Connect to a modified router

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Revision as of 16:35, 21 March 2007 by Brylow (Talk | contribs)

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Contents

Summary

This will explain how to connect to the serial ports on a modified LinkSys WRT54G using serial communication software such as the open source Kermit.

Before Starting

Expose a serial port on the router

You must have successfully modified a LinkSys WRT54G to expose at least its first serial port in such a way that you can connect it to another machine with serial communications software. If you have not done so yet, please see HOWTO:Modify the Linksys hardware

Acquire serial communication software

A solid open source suite of communication software known as Kermit has served us well as a method of communicating with the WRT54G. C-Kermit, the UNIX compatible implementation, is available for download at their website [1]. Alternatively, if you are building multiple backends to be made available as a pool, our suite of XINU Console Tools includes a basic serial console utility called tty-connect.

Steps to Connect to the Router

Task One: Power up the Router

Yes, that means plug it in.

Task Two: Connect Serial (& Optionally Network) Cable(s)

Ensure that the connection is going from UART0 (the first serial port--you did label them didn't you?) as this is where the console will be running. If you are connecting a standard PC serial port (a DTE) to your router, use a straight serial cable. Other arrangements may require a Null Modem; check your transmit/receive line polarities to be sure.

Also, because the goal is to upload custom code to the router, it would be a good idea to connect the router to your network by wiring it up via one of the numbered LAN ports on the back of the router (NOT the Internet/WAN port).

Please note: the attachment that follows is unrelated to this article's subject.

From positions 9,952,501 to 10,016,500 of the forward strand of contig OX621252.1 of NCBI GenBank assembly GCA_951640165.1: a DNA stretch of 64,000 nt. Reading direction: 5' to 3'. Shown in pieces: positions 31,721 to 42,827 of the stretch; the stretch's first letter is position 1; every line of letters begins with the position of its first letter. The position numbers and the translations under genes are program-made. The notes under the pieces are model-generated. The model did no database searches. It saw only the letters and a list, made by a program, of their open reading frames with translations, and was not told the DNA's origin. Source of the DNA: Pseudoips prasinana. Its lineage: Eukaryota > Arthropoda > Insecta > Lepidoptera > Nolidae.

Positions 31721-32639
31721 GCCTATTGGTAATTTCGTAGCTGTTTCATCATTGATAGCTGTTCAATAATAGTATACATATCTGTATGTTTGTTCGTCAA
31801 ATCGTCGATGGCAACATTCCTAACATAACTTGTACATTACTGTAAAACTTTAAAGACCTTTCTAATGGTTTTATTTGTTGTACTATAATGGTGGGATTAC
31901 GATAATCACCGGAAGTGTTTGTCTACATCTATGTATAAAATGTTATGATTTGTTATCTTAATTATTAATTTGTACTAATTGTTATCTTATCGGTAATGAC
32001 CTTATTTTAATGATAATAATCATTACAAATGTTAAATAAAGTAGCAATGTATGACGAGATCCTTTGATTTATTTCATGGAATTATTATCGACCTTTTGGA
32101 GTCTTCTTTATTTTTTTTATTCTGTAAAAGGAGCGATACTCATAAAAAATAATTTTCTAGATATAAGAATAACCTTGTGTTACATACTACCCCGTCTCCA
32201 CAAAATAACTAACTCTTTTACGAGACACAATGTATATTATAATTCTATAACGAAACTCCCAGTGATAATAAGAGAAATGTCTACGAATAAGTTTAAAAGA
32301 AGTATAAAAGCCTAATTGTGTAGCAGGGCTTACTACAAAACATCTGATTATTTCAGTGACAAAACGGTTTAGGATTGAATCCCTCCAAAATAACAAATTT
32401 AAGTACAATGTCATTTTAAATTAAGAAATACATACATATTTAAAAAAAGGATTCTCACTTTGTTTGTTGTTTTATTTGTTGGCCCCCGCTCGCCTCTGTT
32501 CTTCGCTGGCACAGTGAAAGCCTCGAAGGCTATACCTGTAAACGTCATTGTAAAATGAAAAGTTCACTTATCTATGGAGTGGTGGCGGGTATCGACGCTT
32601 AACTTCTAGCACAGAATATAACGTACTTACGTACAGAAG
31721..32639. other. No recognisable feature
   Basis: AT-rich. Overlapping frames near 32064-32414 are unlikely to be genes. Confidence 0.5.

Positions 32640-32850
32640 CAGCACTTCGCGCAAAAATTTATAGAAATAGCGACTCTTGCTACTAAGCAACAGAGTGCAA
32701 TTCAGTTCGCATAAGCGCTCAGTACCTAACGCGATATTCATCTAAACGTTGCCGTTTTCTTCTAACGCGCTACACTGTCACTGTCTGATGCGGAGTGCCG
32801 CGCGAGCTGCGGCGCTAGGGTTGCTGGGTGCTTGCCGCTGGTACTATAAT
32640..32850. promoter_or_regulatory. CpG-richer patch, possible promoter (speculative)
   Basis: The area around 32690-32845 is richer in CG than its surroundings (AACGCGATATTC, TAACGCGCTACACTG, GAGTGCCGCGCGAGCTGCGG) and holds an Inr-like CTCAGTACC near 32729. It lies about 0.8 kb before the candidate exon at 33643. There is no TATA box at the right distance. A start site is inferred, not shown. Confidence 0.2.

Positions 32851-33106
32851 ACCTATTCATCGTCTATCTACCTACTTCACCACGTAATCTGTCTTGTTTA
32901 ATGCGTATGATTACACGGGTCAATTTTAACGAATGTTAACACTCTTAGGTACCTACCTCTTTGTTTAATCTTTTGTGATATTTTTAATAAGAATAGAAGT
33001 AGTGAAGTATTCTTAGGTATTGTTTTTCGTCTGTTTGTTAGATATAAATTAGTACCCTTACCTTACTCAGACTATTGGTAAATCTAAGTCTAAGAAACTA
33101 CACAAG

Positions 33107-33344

Task Three: Configure your Serial Communication Software

The connection used by the router's serial port is fairly standard: 115200bps, with 8 data bits, no parity bit, and 1 stop bit, or 8N1.

In our setup, once running Kermit on the external machine, we connected by typing in:

set line /dev/tty000      to select the serial device that is connected to the router*.
set serial 8n1      which is not really necessary since this is default.
set speed 115200      as given to us in the router specifications.

(* - Your device is probably different. Check your O/S documentation to figure out the name of your computer's relevant serial port.)

Task Four: Connect to the OpenWRT Console

In Kermit, after the configuration commands have been entered, it was as easy as typing connect. Once connected, press Enter to get a console from OpenWRT. This should function just about identically to the ssh console, and if it works correctly, it means that the serial port has been correctly installed.

Task Five: Access the Common Firmware Environment CLI

This will be filled in, but here's the basics:

  • Make sure boot_wait is on (this should be added to the Install OpenWRT HOWTO)
  • Reboot the router (reboot or power cycle).
  • Hit CTRL+C on your serial console.
  • You're in.

What to do next?

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